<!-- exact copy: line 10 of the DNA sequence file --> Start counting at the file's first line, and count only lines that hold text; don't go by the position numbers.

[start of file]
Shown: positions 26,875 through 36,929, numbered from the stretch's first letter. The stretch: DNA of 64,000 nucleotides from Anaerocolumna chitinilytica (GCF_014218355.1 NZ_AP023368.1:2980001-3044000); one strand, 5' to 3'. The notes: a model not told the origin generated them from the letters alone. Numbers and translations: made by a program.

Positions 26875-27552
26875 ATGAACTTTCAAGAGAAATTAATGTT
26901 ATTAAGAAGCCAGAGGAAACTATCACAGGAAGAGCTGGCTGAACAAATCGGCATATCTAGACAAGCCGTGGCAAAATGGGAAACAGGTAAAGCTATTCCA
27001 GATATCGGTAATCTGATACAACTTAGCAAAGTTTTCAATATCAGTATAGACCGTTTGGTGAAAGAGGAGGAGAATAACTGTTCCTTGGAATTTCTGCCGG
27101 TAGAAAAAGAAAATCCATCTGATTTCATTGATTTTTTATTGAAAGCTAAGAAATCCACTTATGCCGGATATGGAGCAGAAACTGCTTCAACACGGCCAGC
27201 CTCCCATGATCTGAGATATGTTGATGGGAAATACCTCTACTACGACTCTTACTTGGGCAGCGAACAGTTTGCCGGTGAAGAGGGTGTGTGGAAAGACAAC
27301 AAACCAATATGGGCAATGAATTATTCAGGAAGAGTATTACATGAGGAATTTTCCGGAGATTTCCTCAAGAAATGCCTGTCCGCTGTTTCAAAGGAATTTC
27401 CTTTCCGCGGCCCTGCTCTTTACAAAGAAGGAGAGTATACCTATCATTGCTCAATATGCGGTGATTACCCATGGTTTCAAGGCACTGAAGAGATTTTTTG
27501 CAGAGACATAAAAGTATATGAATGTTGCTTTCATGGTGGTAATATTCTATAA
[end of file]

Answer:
27501 CAGAGACATAAAAGTATATGAATGTTGCTTTCATGGTGGTAATATTCTATAA